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North Central Health District


NCHD Urges Residents to protect against Crypto


Cases of Cryptosporidium Continue to Rise

North Central Health District (NCHD) Epidemiologists warn district residents to protect themselves and their community against Cryprosporidium (Crypto) as confirmed cases of the parasite increase. From July 31 to Aug. 31, confirmed cases of Crypto in NCHD’s 13-county district jumped from 4 to 60.

NCHD Epidemiologists stress the need for those affected by Crypto to fight the spread of the parasite to others. Anyone infected with Crypto must wait at least 2 weeks after symptoms disappear before entering a pool, waterpark or other recreational-water area to avoid spreading the parasite to others. Whether it is a public or private water area, anyone who has experienced or is experiencing symptoms of Crypto should stay out until symptoms have been gone for 2 weeks.

“We know everyone wants to take advantage of the Summer weather to enjoy their local pool or water park,” said Amber Erickson, NCHD Epidemiologist. “With the increase in confirmed cases of Cryptosporidium in the past weeks, everyone should know the risks involved with using a pool and other recreational-water facilities. We ask that anyone that may be infected to stay out of the water.”

Cryptosporidium, or Crypto, is a parasite that can be found in water, food, soil or on surfaces or dirty hands that have been contaminated with the feces of infected humans or animals infected. Once it enters a person’s body, they may begin to exhibit gastrointestinal discomfort. The parasite is the leading cause of waterborne illness among people in the U.S.

Once infected with Crypto, a person may begin experiencing gastrointestinal discomfort. Symptoms include watery diarrhea, dehydration, nausea, vomiting, stomach pain and fever. These symptoms can appear between 2 and ten days after the initial infection and can last from 1 to 2 weeks. Crypto can continue to spread from an infected person 2 weeks after symptoms disappear.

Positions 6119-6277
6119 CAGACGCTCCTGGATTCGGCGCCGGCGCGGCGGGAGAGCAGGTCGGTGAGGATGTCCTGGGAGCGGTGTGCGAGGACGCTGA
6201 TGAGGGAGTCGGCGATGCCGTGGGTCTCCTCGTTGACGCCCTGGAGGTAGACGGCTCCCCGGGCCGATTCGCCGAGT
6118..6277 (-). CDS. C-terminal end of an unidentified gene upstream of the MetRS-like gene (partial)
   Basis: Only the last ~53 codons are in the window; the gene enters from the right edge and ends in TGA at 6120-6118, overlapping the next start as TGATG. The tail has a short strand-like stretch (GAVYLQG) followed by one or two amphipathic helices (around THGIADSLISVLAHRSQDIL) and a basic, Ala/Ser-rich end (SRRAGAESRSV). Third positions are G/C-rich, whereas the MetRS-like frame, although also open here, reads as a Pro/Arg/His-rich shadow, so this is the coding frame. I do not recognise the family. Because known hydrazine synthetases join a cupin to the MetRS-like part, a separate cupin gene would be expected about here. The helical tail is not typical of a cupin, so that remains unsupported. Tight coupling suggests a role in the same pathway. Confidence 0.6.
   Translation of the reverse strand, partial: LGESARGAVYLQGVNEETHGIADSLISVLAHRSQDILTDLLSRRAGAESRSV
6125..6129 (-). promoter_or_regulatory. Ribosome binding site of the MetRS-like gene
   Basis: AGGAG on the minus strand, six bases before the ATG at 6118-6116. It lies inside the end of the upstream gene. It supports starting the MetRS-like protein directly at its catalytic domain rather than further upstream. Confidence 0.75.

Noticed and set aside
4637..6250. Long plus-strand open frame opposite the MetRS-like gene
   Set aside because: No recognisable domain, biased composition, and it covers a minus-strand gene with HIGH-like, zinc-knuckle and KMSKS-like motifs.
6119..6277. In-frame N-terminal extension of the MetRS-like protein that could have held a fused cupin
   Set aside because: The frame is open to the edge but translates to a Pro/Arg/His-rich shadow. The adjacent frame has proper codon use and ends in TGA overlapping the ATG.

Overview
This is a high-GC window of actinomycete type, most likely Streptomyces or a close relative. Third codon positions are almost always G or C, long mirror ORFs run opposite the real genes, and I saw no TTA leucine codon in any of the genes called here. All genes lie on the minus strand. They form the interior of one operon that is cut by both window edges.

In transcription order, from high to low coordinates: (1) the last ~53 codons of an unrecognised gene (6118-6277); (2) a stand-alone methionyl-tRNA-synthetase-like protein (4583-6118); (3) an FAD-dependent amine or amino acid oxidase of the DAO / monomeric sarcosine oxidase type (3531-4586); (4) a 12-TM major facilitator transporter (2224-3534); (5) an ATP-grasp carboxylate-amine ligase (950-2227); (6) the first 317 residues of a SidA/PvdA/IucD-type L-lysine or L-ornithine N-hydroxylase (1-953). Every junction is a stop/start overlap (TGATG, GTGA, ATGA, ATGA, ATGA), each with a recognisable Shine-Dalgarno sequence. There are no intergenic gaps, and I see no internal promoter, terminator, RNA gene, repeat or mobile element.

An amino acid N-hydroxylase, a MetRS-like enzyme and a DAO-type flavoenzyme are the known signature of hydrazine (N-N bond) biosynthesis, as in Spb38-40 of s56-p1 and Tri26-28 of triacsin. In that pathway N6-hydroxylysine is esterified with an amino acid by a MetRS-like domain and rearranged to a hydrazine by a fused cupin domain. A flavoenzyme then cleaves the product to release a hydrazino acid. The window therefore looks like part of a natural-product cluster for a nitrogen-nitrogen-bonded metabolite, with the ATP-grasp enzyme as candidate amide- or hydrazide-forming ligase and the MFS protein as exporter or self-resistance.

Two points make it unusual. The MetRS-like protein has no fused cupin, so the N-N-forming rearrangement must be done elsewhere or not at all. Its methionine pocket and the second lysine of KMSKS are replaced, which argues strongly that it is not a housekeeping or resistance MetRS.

“Anyone who thinks they may have Crypto should contact their healthcare provider and get tested,” said Erickson. “Once a person is confirmed to have Crypto, they can begin to take precautions against spreading it to their family members or anyone else in our community.”

Crypto is spread in a variety of ways, but one of the most common methods of transmission is swallowing water containing the parasite. This includes water from swimming pools, fountains, lakes, rivers or any other untreated water source. Crypto can survive for long periods of time in chlorinated drinking or swimming pool water. The parasite can also spread by consuming or drinking food or liquid contaminated by feces of infected people or touching your mouth with contaminated hands.

You can help stop the spread of Crypto by protecting yourself and children while swimming. Do not enter a swimming pool if you feel ill and have diarrhea. Do not allow children with diarrhea to enter a pool. When swimming in a pool with children, make sure they take bathroom breaks every hour. If swimming with infants, check diapers every 30 minutes to an hour. Do not swallow any water in swimming pools, lakes, or any other source that may be contaminated. You can also protect yourself by practicing proper handwashing. Make sure to use soap and hot water; alcohol-based hand sanitizers will not effectively kill Crypto.

For more information about Cryptosporidium, visit To access the Public Health epidemiology survey and report cases of Crypto, visit

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